This pressure that is building up in the crankcase has to escape from somewhere and the piston rings might be a good place. Whenever the oil goes in the opposite direction, then things are going to be really messy.
The engine will burn a ton of oil and you will have an exhaust that smokes like a train that runs on coal. Not an ideal situation. This means that you need to diagnose this problem with your car based on the PCV valve symptoms. And in the following chapter, we are going to explain how you can do that.
PCV Valve Replacement
Now since we covered the bad PCV valve symptoms, we can slowly move on to diagnosing the issue. How you can diagnose a bad PCV valve? Actually, it is quite easy. Let’s explain.
The PCV valve is not connected to the PCM so you cannot diagnose this component with a scanner or a multimeter since it doesn’t contain any electrical circuits.
The thing you can do is to unplug the PCV valve and leave the hose on. Then start the car and leave it running. Then place your thumb on the valve and see if there is a vacuum created. The more the RPM you give it, the more vacuum should be created.
If there is no vacuum, it means that your PCV valve is stuck close and doesn’t work. This is the way how you diagnose a stuck closed PCV valve.
On the other hand, if you want to see if your PCV valve is stuck open, you can rely on some of the symptoms that we discussed. Mainly lean air to fuel mixture and frequent misfires, rough idle, poor engine work.
Another thing that you can try is to give this PCV valve a shake test. Just remove the valve from the car. Give it a wiggle. A good PCV valve should produce a rattle. If your valve doesn’t rattle it means that it is bad and you need a PCV valve replacement.
Replacing this valve is really one of the simplest things you can do. Just remove the old one and plug the new PCV valve in. And no more bad PCV valve symptoms.
PCV Valve Replacement Cost
We covered the bad PCV valve symptoms, now let’s focus more on the PCV valve replacement cost. How much can you expect to pay for a new PCV valve?
Well, not much. PCV valves are really affordable and you can get one for like $5 or $10. You can also replace it by yourself for free or if you go to a shop, you can pay about $120 for diagnosing and up to $200 in total with the labor and parts costs. It’s up to you which route you go.
In this article, we have covered quite a bit when it comes to the bad PCV valve symptoms. First, we have covered the positive crankcase ventilation system and the PCV valve. We learned what is their task and how they operate.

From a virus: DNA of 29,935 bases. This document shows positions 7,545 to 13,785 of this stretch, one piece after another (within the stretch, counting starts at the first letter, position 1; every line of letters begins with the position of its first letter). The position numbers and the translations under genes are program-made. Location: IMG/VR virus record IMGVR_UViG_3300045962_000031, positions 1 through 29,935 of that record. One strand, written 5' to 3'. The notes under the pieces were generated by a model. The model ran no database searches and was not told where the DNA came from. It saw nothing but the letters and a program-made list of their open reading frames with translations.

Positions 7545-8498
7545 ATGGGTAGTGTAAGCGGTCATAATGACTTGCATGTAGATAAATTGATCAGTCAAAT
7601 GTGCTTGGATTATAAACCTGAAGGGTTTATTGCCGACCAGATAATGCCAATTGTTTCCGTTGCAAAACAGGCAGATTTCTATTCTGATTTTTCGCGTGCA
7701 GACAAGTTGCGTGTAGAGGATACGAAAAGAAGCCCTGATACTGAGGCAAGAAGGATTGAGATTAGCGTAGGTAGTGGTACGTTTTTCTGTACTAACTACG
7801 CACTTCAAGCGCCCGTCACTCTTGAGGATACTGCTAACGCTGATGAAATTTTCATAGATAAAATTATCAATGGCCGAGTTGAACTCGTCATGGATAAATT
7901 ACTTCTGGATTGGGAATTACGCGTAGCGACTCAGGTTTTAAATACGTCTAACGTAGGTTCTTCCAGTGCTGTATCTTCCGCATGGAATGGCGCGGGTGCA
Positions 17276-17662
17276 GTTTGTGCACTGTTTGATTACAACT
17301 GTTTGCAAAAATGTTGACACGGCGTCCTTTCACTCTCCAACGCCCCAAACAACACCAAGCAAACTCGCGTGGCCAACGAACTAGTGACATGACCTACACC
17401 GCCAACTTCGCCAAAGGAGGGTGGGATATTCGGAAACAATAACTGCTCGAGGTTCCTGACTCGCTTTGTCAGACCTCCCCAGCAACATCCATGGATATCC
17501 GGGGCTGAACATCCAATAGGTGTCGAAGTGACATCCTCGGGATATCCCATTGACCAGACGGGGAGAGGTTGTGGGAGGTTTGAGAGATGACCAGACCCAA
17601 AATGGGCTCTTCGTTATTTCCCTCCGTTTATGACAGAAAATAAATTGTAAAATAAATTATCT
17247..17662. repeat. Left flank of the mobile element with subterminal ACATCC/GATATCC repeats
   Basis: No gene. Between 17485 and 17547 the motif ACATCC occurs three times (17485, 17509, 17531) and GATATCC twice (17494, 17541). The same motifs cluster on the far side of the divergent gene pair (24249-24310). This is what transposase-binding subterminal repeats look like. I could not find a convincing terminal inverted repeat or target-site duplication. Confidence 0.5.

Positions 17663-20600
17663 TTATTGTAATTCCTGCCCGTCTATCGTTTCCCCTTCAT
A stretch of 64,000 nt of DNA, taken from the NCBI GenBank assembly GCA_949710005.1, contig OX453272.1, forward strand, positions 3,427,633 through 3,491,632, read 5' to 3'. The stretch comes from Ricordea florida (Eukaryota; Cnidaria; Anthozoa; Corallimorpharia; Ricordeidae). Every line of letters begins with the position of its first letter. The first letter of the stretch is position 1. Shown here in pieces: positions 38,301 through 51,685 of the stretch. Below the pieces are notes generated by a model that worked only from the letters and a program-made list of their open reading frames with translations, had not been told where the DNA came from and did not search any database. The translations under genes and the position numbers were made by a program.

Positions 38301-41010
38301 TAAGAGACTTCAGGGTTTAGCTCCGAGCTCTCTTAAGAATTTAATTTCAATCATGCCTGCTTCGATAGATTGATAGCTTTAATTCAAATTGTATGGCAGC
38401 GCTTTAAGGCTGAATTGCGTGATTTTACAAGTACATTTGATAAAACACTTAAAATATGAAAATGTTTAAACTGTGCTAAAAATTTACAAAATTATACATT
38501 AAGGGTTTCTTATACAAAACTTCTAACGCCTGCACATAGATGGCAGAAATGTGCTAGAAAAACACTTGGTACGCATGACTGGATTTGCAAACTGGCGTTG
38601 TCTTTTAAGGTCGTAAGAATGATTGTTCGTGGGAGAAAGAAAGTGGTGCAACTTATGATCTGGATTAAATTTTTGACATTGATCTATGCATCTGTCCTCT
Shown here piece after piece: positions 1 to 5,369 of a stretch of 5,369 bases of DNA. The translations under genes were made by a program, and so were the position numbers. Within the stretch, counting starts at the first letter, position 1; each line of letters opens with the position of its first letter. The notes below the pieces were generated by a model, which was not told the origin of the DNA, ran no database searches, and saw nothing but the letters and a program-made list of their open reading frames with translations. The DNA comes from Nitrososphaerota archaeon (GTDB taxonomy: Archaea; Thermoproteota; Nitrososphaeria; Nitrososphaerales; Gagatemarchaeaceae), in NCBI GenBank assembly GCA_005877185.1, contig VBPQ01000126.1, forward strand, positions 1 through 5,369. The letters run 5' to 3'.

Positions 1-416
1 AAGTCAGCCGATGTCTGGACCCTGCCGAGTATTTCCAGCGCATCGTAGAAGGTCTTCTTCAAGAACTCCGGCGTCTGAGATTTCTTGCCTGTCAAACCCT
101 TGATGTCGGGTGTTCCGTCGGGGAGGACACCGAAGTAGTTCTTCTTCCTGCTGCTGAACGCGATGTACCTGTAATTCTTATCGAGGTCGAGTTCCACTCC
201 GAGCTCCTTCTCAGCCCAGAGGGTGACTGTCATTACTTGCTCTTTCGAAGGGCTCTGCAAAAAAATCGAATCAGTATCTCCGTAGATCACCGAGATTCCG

Then we have covered all of the bad PCV valve symptoms and how you can diagnose and replace one and at what cost. Now let’s answer some frequently asked questions.
Now let’s answer some frequently asked questions.
What Does PCV Stand For
PCV stands for Positive Crankcase Ventilation System. This is a special ventilation system that allows your block to breathe and keep the engine safe from internal damage.
What Is A PCV Valve
A PCV valve is a special valve of the PCV system that opens and closes when there are too many fumes in the crankcase and allows them to escape and then be redirected to the intake manifold.
What Does A PCV Valve Do
The PCV valve is the valve that is in charge of releasing the pressure of the PCV system and basically saving your engine. One of the most important components of your car.
What Are The Symptoms Of A Bad PCV Valve
The symptoms of a bad PCV valve might include, rough engine idle, engine misfires, poor engine work, sludge in oil, check engine light, black smoke from the exhaust, oil leaks, and more.
How To Tell If PCV Valve Is Bad
You can try to remove the valve from the engine and leave the hose attached. Then turn on the engine and see if the valve is creating a vacuum. If it does, then it is probably not stuck close. Another thing that you can do is to remove it and give it a little wiggle. If it rattles it means that it is good.
How To Test PCV Valve
You can test this component by removing it from the engine and giving it a little wiggle. It if rattles, then it means that it is good. If it doesn’t rattle, the spring inside is probably broken.